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The Last Of Us Is Doing Great Or Nobody Is Watching (Depending On How You Want To Spin The Numbers)

Although video game fans have experienced a lot of heartbreak in recent years with projects like "Assassin's Creed," "Monster Hunter," and any of those live-action "Resident Evil" attempts, there are plenty of must-watch upcoming adaptations. It seems like the video game genre is creeping up to dethrone superhero movies as studios' go-to, and there's one adaptation that's everyone's recipe for success: "The Last of Us."

Neil Druckmann, director of "The Last of Us" video games, and Craig Mazin, showrunner for "Chernobyl," partnered to bring Naughty Dog's critically acclaimed video games to life. While the hype was already there for the adaptation, it became more apparent what the creative duo was cooking up when they cast the ever-so-lovable Pedro Pascal as Joel. To make things even better, "Game of Thrones" standout Bella Ramsey signed on as Ellie, cementing that fans were in for a treat.

With four episodes down and five more to go, it's clear that HBO has another hit on its hands. Critics can't get enough of "That Last of Us," and the show managed to capture the attention of both those that played the games and those that didn't. However, when broken down by the numbers, one could argue that "The Last of Us" didn't hit as big as once expected.

The Last of Us failed to make it into the streaming Top 10, but HBO shouldn't be worried

Earlier this week, Variety reported on the early viewership numbers for "The Last of Us," revealing that the series premiere failed to crack into that week's Top 10 streaming ranks, with 223 million minutes streamed. It's quite a surprise because, as mentioned previously, everyone seems to be watching the HBO series. So, if that's the case, how was it not one of the ten most-streamed shows? Nielsen's weekly rankings run from Monday to Sunday. Meaning shows like "The Last of Us," which premieres new episodes on Sunday night, only have a few hours to push for the Top 10, while shows that air earlier in the week have an entire week's worth of time. However, it's not all bad for "The Last of Us," as its viewership was only 100 million minutes behind fellow HBO series "House of the Dragon," which had the "Game of Thrones" hype behind it.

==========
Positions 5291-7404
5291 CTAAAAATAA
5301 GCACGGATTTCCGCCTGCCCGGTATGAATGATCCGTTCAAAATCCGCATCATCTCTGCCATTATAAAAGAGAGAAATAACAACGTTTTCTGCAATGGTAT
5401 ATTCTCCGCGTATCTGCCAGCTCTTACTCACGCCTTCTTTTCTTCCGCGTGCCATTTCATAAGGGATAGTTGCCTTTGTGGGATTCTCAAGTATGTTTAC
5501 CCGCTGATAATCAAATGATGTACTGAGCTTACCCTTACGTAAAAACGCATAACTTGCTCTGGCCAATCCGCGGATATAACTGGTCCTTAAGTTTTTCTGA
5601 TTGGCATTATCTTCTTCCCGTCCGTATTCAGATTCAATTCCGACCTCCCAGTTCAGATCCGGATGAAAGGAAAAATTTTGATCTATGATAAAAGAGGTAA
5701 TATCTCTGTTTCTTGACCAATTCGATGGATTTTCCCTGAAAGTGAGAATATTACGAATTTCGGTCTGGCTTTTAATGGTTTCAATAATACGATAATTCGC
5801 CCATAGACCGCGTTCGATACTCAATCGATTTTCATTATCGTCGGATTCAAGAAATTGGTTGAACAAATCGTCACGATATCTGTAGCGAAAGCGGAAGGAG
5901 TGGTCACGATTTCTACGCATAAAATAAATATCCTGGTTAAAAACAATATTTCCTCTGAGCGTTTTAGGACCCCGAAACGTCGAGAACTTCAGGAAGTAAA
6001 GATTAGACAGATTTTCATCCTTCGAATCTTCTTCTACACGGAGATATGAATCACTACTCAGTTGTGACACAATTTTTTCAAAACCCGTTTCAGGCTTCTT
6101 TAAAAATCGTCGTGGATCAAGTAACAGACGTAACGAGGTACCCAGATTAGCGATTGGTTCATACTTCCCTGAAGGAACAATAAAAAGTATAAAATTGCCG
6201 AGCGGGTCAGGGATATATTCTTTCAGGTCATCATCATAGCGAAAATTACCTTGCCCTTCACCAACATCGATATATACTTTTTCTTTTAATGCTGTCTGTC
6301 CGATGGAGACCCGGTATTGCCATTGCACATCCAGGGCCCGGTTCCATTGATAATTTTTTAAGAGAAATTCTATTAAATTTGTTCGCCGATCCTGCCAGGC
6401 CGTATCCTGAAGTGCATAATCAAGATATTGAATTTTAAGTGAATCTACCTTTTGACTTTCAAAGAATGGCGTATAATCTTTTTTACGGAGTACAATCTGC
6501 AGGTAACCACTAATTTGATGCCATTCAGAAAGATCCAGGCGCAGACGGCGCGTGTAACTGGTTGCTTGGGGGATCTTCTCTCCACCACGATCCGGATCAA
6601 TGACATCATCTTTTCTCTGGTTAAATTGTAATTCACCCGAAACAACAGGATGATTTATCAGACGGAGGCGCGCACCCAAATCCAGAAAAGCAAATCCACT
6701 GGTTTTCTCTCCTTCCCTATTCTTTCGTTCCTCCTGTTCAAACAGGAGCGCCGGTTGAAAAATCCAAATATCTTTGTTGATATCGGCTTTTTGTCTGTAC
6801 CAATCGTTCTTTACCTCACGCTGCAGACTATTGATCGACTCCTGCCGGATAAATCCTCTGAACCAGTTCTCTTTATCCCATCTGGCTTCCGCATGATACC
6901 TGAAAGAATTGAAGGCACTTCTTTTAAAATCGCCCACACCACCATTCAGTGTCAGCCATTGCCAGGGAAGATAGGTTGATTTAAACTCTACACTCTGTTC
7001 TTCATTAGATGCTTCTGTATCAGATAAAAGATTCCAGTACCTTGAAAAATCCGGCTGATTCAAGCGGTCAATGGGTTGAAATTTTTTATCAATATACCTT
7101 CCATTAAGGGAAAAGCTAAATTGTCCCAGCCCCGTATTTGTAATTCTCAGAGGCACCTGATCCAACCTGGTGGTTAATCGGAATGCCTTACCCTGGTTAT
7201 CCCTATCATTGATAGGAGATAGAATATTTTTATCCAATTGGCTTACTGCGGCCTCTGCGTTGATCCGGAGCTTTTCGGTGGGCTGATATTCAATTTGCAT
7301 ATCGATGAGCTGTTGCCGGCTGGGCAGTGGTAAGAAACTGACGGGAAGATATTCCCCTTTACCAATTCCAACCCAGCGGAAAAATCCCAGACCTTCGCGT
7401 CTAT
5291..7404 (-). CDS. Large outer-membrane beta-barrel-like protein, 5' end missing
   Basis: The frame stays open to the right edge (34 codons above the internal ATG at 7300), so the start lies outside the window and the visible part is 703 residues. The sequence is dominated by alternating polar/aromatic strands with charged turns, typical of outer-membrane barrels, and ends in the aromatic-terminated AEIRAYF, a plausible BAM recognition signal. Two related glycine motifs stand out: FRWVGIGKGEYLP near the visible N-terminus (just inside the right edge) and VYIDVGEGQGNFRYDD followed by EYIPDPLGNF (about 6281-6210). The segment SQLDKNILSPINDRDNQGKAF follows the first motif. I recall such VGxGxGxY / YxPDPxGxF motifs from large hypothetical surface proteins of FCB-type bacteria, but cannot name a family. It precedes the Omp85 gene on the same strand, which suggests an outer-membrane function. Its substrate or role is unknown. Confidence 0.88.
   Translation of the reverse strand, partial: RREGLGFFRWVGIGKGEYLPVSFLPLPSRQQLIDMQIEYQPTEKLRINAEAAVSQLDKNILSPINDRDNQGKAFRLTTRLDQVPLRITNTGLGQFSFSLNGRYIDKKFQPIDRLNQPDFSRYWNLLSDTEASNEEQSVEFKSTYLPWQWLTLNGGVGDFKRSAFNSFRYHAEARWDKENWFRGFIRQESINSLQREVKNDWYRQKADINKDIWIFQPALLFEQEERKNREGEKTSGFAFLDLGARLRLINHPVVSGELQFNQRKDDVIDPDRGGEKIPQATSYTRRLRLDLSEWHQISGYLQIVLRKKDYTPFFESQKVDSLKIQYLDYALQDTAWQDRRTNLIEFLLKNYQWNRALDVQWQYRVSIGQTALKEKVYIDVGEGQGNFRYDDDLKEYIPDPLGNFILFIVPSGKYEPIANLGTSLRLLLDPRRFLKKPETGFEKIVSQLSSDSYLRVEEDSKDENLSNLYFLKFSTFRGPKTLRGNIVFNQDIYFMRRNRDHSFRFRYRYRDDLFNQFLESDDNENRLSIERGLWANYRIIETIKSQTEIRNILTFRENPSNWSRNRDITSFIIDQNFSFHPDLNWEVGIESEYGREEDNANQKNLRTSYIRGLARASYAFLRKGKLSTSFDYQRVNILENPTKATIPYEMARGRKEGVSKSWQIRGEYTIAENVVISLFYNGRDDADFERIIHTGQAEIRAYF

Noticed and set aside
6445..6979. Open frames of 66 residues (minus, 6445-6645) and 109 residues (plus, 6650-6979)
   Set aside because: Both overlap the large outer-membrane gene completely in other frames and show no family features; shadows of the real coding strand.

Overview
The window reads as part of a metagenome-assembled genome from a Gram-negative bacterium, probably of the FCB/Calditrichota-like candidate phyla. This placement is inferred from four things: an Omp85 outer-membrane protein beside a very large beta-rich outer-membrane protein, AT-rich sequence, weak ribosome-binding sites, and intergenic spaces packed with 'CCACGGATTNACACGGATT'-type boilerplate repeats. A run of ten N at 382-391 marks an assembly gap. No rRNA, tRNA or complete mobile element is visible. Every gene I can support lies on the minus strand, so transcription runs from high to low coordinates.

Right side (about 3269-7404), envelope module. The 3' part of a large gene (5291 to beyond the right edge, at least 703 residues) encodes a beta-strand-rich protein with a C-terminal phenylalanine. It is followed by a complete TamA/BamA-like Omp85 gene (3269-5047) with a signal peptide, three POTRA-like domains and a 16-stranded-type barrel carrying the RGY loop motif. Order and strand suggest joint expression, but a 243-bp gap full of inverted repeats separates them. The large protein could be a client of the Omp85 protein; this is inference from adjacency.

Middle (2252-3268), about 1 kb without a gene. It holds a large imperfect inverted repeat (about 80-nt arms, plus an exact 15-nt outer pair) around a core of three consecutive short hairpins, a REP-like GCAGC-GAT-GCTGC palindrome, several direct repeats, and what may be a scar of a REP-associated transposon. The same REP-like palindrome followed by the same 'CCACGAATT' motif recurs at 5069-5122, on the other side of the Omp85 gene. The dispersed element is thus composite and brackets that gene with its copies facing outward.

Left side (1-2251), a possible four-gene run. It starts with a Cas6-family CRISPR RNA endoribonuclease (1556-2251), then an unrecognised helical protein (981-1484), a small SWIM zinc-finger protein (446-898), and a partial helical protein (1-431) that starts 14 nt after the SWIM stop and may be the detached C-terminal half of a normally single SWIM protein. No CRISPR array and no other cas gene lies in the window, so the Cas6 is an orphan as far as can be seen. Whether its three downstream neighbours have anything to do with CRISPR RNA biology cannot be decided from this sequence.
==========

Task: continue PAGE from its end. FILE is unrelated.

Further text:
Even if "The Last of Us" is having difficulties breaking into Nielsen's Top 10, HBO very much has another hit on its hands, with viewership massively increasing week after week. Forbes reported on the show's weekly viewership, showing that Episode 1 had 4.7 million viewers, Episode 2 had 5.7, Episode 3 had 6.4, and Episode 4 reached 7.5 million viewers. This level of growth between each episode is nothing like HBO has previously experienced, even with "Game of Thrones," so "The Last of Us" has already set a new precedent. Episode 5 will look to continue the trend, moving its release date to Friday to avoid competing with the Super Bowl.